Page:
I clearly remember the morning I woke up in my hospital and realised nine of my fingertips were going to be amputated. It was a few days after I’d been told my leg would be amputated and I was still emotionally ‘raw’ from that news.
I opened my eyes and saw a woman gently holding my right hand. She was speaking in soft tones to my Dad who stood beside her, listening intently.
My fingertips had been gangrenous for months and the flesh was slowly disintegrating. Open wounds were forming around my nailbed and my risk of infection was increasing dramatically.
Realising I had awoken, both the woman and Dad greeted me with smiles. The woman, introduced herself as a surgeon and calmly explained how my fingertips would be amputated.
Dad, always the optimist, jumped into the conversation and enthusiastically added, “But the good news is you’ll get to keep one thumb!”
I mumbled something in reply but I doubt it made sense. I was still learning to speak again after my brain haemorrhage and was incredibly groggy from all of the medication.
Even though I didn’t share Dad’s enthusiasm at the time, I’m incredibly grateful for my remaining thumb today.
I was in hospital for over a year that first time. It was 2005, I was 24 years old and a nasty virus had caused my brain to haemorrhage.
I was in a coma for three weeks and on life support for two months. All of my organs shut down and my family were told they would have to turn off my life support if things did no improve.
While my health did improve, things also got worse for me. In the months that followed, all of my toes, one leg and nine fingertips were amputated. Since then I’ve also had heart surgery twice and a hip replacement, aged 27.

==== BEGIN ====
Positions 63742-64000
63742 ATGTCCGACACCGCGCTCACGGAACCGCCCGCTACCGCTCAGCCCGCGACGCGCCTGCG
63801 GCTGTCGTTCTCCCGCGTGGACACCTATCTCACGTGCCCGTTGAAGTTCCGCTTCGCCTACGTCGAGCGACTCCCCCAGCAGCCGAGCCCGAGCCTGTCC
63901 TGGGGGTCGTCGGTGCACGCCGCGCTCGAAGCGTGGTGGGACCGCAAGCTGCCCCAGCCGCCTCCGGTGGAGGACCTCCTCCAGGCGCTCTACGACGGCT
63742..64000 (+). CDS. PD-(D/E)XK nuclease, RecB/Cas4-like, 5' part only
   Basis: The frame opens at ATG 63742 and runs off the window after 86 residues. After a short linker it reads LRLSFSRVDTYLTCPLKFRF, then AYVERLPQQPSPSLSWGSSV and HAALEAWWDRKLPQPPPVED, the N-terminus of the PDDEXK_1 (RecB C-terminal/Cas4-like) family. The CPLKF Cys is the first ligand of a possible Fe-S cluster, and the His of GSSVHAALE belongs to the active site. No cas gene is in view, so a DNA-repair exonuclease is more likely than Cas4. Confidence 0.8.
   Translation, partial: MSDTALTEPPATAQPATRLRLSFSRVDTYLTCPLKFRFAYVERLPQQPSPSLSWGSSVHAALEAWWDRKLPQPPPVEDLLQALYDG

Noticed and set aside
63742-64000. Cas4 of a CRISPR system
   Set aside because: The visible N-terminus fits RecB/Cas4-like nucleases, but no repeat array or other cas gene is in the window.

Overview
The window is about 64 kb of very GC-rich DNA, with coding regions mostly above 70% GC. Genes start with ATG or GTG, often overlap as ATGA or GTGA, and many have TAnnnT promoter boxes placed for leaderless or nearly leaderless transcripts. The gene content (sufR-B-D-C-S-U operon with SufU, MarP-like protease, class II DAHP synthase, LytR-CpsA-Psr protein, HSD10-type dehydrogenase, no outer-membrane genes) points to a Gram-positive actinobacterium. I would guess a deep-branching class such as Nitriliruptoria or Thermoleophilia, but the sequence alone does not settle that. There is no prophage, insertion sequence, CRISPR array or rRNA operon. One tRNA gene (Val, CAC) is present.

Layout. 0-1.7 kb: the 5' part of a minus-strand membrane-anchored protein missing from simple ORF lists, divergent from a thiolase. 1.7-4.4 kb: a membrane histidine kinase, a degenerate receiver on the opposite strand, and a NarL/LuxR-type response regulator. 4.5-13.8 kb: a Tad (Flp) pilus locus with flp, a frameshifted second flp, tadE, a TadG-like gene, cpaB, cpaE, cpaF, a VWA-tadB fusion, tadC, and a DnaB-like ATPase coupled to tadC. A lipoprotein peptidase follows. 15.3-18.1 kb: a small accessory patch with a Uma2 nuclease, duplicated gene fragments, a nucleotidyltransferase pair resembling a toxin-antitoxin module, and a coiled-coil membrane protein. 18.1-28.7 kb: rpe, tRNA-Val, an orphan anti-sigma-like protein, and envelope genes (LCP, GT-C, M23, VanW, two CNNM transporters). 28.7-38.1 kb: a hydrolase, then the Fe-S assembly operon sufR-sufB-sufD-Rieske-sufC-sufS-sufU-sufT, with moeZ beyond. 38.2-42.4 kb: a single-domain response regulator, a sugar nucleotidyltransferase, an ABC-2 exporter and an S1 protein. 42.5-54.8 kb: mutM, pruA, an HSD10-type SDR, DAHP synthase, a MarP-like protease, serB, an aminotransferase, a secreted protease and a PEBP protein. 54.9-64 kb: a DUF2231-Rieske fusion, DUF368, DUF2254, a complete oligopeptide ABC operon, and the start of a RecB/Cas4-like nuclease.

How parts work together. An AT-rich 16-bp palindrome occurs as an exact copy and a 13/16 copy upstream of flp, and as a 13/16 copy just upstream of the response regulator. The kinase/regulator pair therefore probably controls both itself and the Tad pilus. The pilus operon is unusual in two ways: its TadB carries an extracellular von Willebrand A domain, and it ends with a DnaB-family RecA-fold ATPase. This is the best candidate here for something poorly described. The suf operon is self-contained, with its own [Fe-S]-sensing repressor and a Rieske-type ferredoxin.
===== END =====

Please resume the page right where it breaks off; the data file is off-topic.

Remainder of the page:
I now have permanent brain damage, am over 25% blind, have epilepsy and use a wheelchair to get around.
That first year in hospital was tough. I don’t remember all of it because I was either in a coma or under aesthetic on an operating table.
But I do remember being grateful. It sounds like a strange thing to say since there were some really bad things happening but I chose genuine gratitude to help me through.
Where did gratitude come from?
Gratitude didn’t just suddenly appear as an epiphany in hospital. When I think back to my childhood, gratitude was a value that my parents instilled in my siblings and I. Our upbringing was fairly modest and middle-class. We didn’t have lots of stuff (toys, clothes, games, etc) but Mum and Dad ensured my siblings and I understood how lucky we were for what we did have.
When I was older I went travelling overseas and witnessed terrible poverty and hardship. Again I replicated the learnings of my childhood and was grateful for what I did have. As a full-time university student working part-time in hospitality, it wasn’t a lot but it was more than enough.
Lying in hospital, I was simply grateful to be alive.
Of course I grieved and questioned “why me?” But no amount of complaining was going to change the situation.
Fortunately, the tears soon stopped and I realised that self-pity was more disabling than any of my other newly acquired disabilities.